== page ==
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iOS

ABHINAV VERMA
ABHINAV VERMA
6,033 Points

Dependency Injection

I wanted to learn dependency injection but I wanted to know a use case of it in iOS development. Unfortunately the materials online are too verbose and I'm not getting the entire thing. Can anyone explain it in swift 3 and what would the difference between DI and delegation be?

2 Answers

Martin Wildfeuer
PLUS
Martin Wildfeuer
Courses Plus Student 11,071 Points

Hey there! First of all: Dependency Injection and Delegation are separate concepts. It is hard to explain these concepts in short, so I would recommend reading these explanations on Dependency Injection and Delegation first.

Let me give you a quick example of dependency injection: we want to save the users game score so it doesn't get lost once the app is closed. However, we also want to be able to test our game in a separate unit test target. Without DI, we had to test with the persisted data of the app. As the score changes every time we run and play the game, it is hard to predict the initial score. Moreover, any changes in the unit tests would also change the app. Dependency injection to the rescue:

// This is our data store protocol
// Any class that implements it, can set and get game scores
// How and where scores are stored, is up to the class
protocol GameDataStore {
    func getScore() -> Int
    func saveScore(score: Int)
}

// If we want to persist game points to UserDefaults,
// this is the dedicated data store.
// This is the data store we use for our live game data
class UserDefaultsDataStore: GameDataStore {

    private let defaults = UserDefaults.standard

    func getScore() -> Int {
        return defaults.integer(forKey: "score")
    }

    func saveScore(score: Int) {
        defaults.set(score, forKey: "score")
    }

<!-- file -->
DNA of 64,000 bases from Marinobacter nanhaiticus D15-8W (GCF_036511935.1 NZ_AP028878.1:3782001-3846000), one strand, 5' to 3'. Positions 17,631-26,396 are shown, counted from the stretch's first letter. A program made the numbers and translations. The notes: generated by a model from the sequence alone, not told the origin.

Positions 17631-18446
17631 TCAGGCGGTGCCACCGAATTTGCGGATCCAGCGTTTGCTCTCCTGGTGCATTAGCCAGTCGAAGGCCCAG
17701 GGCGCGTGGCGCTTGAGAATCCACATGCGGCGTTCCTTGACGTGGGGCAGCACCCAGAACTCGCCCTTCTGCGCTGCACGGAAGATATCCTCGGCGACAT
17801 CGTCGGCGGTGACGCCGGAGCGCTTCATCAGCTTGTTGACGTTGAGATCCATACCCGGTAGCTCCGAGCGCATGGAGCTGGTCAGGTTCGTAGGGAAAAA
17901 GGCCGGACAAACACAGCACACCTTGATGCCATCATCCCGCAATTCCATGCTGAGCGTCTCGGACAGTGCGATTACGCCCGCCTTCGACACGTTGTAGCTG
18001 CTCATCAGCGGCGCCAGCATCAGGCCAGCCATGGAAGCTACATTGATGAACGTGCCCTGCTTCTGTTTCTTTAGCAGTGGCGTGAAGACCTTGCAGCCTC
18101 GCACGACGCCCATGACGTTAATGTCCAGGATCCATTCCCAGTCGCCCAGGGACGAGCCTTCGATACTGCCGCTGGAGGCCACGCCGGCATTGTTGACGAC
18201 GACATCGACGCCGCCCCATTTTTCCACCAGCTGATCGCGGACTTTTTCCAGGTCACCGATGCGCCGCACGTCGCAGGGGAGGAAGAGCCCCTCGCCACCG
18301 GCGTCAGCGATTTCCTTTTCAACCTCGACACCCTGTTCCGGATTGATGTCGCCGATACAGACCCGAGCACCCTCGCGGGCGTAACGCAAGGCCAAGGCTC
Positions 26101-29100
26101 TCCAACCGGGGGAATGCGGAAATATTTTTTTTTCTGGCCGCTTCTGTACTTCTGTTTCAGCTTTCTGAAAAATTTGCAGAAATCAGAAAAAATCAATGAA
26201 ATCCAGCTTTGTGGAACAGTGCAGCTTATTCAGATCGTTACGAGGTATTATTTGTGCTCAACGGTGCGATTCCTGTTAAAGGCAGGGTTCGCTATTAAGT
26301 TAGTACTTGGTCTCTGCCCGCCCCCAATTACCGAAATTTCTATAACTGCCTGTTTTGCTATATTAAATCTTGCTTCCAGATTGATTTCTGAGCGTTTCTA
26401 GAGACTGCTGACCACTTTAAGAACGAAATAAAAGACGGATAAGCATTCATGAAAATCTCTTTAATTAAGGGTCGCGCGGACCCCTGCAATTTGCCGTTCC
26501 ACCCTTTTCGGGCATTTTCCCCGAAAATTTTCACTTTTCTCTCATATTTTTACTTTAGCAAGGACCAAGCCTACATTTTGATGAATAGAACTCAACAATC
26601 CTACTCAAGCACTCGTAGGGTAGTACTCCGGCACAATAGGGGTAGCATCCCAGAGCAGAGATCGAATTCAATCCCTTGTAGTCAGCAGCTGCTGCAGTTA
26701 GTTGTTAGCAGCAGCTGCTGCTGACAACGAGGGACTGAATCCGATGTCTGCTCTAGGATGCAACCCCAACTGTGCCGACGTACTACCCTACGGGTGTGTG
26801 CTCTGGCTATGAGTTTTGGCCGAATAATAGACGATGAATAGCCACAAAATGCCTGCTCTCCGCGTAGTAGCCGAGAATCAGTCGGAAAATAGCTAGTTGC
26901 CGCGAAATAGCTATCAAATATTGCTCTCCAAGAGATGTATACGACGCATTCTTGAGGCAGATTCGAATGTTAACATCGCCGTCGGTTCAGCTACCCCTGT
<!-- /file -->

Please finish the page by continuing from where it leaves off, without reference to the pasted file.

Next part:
}

// In unit tests, we don't want to overwrite our live game data
// Moreover, we always want to start with a clean slate and not
// with a previously set score
class MockDataStore: GameDataStore {

    private var mockScore = 0

    func getScore() -> Int {
        return mockScore
    }

    func saveScore(score: Int) {
        mockScore = score
    }
}

// This is our game data. It takes care of any game related data
// We focus on how the score is stored: note that at initialization
// we provide a default data store, in our case the UserDefaultsDataStore,
// which will persist scores to user defaults.

struct GameData {

    // This is our data store, the DEPENDENCY
    let dataStore: GameDataStore

    // Here, the dependency is INJECTED at initialization
    init(withDataStore dataStore: GameDataStore = UserDefaultsDataStore()) {
        self.dataStore = dataStore
    }

    var score: Int {
        get { return dataStore.getScore() }
        set { dataStore.saveScore(score: score)}
    }
}

In our live app, we would always instantiate game data like this:

let gameData = GameData()

In out unit tests, we instantiate game data like this:

let gameData = GameData(withDataStore: MockDataStore())

Now you could also write a data store that, instead of saving scores to user defaults, would call an external API to save the scores. You mostly would not want this to happen in unit tests, as these calls can significantly slow down tests. Moreover, you don't want your unit test data be saved to your remote data either.

I know this can be overwhelming at first, but the more you read on it and try to implement it yourself, the clearer these concepts get.

Hope that helps :)

Martin Wildfeuer
Martin Wildfeuer
Courses Plus Student 11,071 Points

Hey ABHINAV VERMA, do you have any questions here? Let me know if I can help you. Moreover, there is now a dedicated course on Dependency Injection here on Treehouse I would like to recommend.

ABHINAV VERMA
ABHINAV VERMA
6,033 Points

Hey Martin, I'm trying to think of use cases to apply it on my own ideas. Till then I think I get the theory.I have viewed the course on dependency injection.